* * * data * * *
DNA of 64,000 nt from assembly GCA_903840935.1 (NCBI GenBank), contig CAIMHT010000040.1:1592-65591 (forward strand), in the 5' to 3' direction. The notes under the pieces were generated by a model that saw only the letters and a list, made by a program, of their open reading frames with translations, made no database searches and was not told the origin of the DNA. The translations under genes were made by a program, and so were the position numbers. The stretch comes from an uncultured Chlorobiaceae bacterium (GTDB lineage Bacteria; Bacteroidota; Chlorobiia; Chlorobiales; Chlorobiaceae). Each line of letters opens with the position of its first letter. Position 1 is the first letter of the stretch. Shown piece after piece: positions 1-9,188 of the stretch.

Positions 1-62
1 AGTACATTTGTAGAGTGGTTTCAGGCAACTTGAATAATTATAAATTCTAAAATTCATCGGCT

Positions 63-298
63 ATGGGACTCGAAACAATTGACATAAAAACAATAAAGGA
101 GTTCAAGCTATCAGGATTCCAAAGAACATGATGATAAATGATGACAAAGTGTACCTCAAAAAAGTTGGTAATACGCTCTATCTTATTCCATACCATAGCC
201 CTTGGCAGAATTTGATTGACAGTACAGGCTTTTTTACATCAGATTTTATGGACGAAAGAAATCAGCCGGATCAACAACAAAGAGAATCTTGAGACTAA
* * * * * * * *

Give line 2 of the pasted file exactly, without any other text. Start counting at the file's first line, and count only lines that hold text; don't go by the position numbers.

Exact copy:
Positions 1-62